Full text HERE.
The five “Dubia” are brilliantly written. Each question requires a straightforward YES or NO answer (although the news itself is extraordinary because of the subject matter, this is the common format used by local conferences to question the Holy See).
So first of all, THANK YOU, Eminences. It feels like the new new springtime. Deo gratias.
In terms of the yes and the no, for each dubia there is a Catholic answer and a heretical answer. No third way, no nuance, no “graduality”. No jesuitical nonsense, please, just provide a simple yes or no.
It is asked whether, following the affirmations of Amoris Laetitia (nn. 300-305), it has now become possible to grant absolution in the sacrament of penance and thus to admit to Holy Communion a person who, while bound by a valid marital bond, lives together with a different person more uxorio without fulfilling the conditions provided for by Familiaris Consortio n. 84 and subsequently reaffirmed by Reconciliatio et Paenitentia n. 34 and Sacramentum Caritatis n. 29. Can the expression “in certain cases” found in note 351 (n. 305) of the exhortation Amoris Laetitia be applied to divorced persons who are in a new union and who continue to live more uxorio?
After the publication of the post-synodal exhortation Amoris Laetitia (cf. n. 304), does one still need to regard as valid the teaching of St. John Paul II’s encyclical Veritatis Splendor n. 79, based on Sacred Scripture and on the Tradition of the Church, on the existence of absolute moral norms that prohibit intrinsically evil acts and that are binding without exceptions?
After Amoris Laetitia (n. 301) is it still possible to affirm that a person who habitually lives in contradiction to a commandment of God’s law, as for instance the one that prohibits adultery (cf. Mt 19:3-9), finds him or herself in an objective situation of grave habitual sin (cf. Pontifical Council for Legislative Texts, Declaration, June 24, 2000)?
After the affirmations of Amoris Laetitia (n. 302) on “circumstances which mitigate moral responsibility,” does one still need to regard as valid the teaching of St. John Paul II’s encyclical Veritatis Splendor n. 81, based on Sacred Scripture and on the Tradition of the Church, according to which “circumstances or intentions can never transform an act intrinsically evil by virtue of its object into an act ‘subjectively’ good or defensible as a choice”?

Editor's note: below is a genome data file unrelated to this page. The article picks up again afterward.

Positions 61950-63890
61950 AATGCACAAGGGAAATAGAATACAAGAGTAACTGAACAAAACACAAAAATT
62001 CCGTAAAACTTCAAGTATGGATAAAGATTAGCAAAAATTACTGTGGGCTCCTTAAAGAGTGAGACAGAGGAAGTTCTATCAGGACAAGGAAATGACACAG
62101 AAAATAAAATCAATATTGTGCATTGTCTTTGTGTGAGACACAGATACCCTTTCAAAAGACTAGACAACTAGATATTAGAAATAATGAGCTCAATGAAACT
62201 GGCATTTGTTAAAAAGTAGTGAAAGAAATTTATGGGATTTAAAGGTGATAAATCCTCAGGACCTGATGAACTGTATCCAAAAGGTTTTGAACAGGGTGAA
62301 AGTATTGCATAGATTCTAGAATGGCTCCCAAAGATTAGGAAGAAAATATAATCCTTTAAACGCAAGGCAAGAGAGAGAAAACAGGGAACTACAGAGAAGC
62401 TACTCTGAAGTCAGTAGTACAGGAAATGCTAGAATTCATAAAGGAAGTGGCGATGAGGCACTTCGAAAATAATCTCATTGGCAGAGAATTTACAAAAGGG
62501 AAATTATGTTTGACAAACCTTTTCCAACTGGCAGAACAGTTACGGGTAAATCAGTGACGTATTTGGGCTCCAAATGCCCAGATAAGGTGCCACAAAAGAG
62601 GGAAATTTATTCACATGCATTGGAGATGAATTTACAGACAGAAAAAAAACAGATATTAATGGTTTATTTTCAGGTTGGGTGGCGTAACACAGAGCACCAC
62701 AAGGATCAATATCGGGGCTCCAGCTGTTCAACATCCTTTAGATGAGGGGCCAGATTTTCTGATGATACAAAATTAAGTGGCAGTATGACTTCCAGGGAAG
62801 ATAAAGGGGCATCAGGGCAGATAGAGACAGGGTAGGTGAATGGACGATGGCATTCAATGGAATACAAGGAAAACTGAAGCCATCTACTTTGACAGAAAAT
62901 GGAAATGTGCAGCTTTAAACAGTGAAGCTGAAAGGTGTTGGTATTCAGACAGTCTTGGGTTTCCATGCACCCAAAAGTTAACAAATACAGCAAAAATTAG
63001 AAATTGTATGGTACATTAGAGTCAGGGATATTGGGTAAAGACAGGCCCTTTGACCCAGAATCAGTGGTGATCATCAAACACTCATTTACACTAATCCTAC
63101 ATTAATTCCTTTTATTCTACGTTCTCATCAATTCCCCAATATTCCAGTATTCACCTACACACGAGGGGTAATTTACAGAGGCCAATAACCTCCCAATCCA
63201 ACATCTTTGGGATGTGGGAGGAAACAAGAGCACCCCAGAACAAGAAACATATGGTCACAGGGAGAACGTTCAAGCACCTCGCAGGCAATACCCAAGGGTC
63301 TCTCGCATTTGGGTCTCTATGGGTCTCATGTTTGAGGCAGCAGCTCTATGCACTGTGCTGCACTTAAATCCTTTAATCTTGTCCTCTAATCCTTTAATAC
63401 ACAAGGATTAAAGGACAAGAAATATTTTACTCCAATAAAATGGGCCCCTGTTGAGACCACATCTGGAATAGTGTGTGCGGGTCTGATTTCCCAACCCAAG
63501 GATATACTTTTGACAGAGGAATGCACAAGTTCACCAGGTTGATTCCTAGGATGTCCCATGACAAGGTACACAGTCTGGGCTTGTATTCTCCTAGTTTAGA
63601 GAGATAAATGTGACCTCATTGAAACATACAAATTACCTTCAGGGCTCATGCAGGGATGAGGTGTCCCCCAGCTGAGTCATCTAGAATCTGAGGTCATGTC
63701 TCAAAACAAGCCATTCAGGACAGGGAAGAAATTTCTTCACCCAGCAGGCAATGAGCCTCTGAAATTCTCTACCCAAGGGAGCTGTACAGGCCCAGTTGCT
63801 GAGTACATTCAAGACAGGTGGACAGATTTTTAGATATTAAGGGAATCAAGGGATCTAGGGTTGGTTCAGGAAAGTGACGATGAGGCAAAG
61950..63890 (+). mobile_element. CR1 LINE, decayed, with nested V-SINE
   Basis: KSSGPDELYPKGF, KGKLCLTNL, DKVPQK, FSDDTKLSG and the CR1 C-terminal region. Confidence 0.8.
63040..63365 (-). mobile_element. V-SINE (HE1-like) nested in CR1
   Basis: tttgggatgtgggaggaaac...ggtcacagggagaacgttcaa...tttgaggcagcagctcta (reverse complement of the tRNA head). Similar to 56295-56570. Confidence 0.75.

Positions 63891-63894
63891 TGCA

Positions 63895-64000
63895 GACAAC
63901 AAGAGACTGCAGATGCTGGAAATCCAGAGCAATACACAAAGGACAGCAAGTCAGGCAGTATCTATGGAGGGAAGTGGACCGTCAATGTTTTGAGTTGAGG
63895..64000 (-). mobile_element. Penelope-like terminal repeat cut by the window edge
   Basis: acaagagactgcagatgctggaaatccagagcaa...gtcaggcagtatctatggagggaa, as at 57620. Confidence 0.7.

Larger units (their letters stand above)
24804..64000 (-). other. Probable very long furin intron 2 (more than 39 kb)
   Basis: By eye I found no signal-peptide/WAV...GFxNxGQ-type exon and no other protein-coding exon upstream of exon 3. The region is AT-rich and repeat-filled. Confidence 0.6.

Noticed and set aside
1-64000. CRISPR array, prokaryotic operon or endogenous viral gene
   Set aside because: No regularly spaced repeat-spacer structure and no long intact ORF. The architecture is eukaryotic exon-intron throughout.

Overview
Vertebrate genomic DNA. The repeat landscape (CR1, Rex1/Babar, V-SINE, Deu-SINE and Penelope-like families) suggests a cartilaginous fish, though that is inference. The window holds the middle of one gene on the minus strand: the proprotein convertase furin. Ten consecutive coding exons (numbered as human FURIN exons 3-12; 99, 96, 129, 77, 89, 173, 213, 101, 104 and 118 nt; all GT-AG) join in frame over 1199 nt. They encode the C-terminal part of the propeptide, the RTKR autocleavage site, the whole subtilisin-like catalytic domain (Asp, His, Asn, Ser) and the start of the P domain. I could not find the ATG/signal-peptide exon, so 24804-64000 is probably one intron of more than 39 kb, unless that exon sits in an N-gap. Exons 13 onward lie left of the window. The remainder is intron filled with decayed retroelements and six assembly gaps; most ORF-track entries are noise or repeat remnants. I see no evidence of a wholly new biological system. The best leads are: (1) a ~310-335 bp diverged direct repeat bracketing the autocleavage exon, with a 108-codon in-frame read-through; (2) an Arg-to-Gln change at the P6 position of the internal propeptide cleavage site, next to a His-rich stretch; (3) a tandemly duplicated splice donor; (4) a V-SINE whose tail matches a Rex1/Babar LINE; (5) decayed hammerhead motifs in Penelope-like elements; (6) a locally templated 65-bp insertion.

After Amoris Laetitia (n. 303) does one still need to regard as valid the teaching of St. John Paul II’s encyclical Veritatis Splendor n. 56, based on Sacred Scripture and on the Tradition of the Church, that excludes a creative interpretation of the role of conscience and that emphasizes that conscience can never be authorized to legitimate exceptions to absolute moral norms that prohibit intrinsically evil acts by virtue of their object?
So what we have here are five questions to which the Catholic answers are No, Yes, Yes, Yes, Yes. Just as obvious and well-known is the fact that Francis is intentionally subverting orthodox Catholic teaching in these areas. IT’S NOT CONFUSING. He affirmed it on the airplane “Si, punto” and he affirmed it to the heretical South American bishops in his response to their letter.
Francis answers Yes, No, No, No, No.
But of course he did not answer the Cardinals’ letter, so now they have made it public. This isn’t just a signal, this is a beachhead. Francis now knows, beyond a doubt, that his entire pogrom is in peril. He now knows this will schism the Church.
Now we are going to find out how much fun open warfare can be.